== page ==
The Drug Class Blog

Dec 19

More on Alcohol

More on Alcohol

I had 40 kids in one of my grade 11/12 “Drug Class” classes last week. We went through some info on alcohol and did an AUDIT (Alcohol Use Disorder Inventory Test) with them.

19 kids’ scores indicated relatively low risk (although there is adequate research to indicate that teens would be better to not use alcohol at all)

11 kids’ scored in a “hazardous or harmful use” category

10 of the group were in the “dependence/problematic” use category.

The class from a higher socio/economic area and was a good cross section of the 400 kids in their grades.

The reaction, particularly from the teens who scored high was interesting. Generally it was “denial” …... “the test is wrong!” ….. “I’m not that bad” …. “I only drink on weekends” etc. etc.

The problem is always recognizing the problem and if everyone in your group is doing pretty much the same thing it makes it even harder to see that there is anything wrong.

Parents play a part in this too. I have talked about this before, many parents support their teens alcohol use, thinking that it is somehow better than “drug use”. Many parents don’t really have a clue what is going on because their teens are “sleeping over” somewhere on weekends.

The parents think or hope things are OK but they don’t really know.

I have talked to most of the kids who scored in the higher range and none of them had thought that there was anything the matter, after some education they were more than willing to try and reduce the harm related to their alcohol use.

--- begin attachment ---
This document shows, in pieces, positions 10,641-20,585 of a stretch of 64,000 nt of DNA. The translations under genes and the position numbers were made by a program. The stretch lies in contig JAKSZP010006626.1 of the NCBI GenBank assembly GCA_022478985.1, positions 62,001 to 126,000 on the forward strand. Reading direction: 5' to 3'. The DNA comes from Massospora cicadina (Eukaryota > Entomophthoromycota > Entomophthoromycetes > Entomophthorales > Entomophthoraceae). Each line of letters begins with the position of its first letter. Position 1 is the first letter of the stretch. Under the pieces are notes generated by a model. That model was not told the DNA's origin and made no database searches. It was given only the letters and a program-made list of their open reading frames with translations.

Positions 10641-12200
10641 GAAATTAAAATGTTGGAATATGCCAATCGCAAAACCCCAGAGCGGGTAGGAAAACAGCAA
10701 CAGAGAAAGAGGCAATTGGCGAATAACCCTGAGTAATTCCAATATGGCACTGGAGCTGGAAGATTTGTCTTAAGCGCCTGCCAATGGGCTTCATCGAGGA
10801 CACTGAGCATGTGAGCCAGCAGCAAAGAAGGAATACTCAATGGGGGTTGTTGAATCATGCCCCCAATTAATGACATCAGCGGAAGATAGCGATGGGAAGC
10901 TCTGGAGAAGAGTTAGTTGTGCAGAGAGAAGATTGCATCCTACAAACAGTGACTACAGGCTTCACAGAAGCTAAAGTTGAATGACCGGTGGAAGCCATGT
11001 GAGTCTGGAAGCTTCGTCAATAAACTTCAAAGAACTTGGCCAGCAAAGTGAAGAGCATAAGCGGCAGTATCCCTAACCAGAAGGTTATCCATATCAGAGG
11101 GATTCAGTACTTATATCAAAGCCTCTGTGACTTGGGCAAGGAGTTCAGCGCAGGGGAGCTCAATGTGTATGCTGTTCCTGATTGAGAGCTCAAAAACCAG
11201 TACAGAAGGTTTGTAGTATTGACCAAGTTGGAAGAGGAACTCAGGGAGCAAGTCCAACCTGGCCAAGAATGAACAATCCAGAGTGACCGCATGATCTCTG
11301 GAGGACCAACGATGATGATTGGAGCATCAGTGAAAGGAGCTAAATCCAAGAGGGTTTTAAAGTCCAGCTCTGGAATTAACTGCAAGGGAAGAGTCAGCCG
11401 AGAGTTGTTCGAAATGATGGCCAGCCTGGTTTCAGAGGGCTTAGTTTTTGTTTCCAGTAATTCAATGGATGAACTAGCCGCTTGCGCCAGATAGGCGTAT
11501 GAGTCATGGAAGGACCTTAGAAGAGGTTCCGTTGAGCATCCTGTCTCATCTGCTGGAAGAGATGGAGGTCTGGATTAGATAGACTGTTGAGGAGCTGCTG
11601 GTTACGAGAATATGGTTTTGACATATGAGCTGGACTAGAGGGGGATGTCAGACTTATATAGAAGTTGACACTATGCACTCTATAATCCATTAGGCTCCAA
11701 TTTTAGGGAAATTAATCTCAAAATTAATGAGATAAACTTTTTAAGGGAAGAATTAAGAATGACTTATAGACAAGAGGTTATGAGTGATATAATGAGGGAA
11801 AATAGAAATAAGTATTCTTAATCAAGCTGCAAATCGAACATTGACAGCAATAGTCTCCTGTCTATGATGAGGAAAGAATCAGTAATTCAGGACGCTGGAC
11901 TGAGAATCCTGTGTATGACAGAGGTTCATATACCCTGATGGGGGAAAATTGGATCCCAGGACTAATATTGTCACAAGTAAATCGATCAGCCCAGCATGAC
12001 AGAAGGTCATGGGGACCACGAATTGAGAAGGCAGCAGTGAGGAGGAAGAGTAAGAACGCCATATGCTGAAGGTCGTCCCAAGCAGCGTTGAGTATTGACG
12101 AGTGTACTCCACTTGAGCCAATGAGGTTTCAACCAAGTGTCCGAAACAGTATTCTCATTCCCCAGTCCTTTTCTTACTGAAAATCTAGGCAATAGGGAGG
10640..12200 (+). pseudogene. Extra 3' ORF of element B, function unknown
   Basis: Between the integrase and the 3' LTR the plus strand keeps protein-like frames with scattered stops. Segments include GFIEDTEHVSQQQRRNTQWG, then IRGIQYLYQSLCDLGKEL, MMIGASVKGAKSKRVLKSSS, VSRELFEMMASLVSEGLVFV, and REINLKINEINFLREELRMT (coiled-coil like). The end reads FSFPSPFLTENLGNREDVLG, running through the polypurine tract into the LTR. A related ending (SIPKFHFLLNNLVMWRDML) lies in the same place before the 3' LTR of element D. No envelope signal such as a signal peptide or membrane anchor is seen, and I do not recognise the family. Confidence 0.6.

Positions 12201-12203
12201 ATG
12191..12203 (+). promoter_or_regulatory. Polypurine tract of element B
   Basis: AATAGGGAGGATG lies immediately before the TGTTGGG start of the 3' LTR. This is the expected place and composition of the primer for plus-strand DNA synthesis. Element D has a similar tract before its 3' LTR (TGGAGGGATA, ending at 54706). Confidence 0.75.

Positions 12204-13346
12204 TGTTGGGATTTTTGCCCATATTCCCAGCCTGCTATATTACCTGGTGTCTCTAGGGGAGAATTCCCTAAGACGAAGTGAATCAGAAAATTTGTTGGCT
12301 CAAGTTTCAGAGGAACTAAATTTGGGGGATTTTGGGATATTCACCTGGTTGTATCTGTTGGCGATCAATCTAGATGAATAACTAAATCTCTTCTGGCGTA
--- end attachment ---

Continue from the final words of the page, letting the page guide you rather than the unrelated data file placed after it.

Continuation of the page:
So what does an adolescent alcohol problem look like??

If we look at the Low risk alcohol guidelines for adults that could give us a bit of a framework. Those guidelines are too high for a teen but the maximum drinks per day could work, 5 for males, 4 for females would be a good start and for a teen that is over 17. Also no more than one drinking day per week and at least one week per month with no alcohol.

For teens under 17 we need to really look at limiting access to alcohol because that is really where problems start and parents are really the only ones that can do that. I hear every week from younger teens about alcohol use that is supported by parents.

If you take a look at the 15 Shots Killed Shelby article or the What are we Thinking article it might help clarify things.

If, as a parent, you get a lot of resistance from your teen to change their drinking patterns then that is a signal that it it is already too big in their lives.

If, as a parent, you are stuck in the thinking that it isn’t a problem then you need to check things out a bit more carefully.

Remember, just because you think something doesn’t make it true.

It is really important for parents to talk to their teens about their alcohol use, not lecture but talk to them, and more importantly listen, give them a chance to talk too.

Prevention and Education work.

I continue to be thankful to our sponsors who keep this site going!!

Have a safe holiday!!

What do you think?

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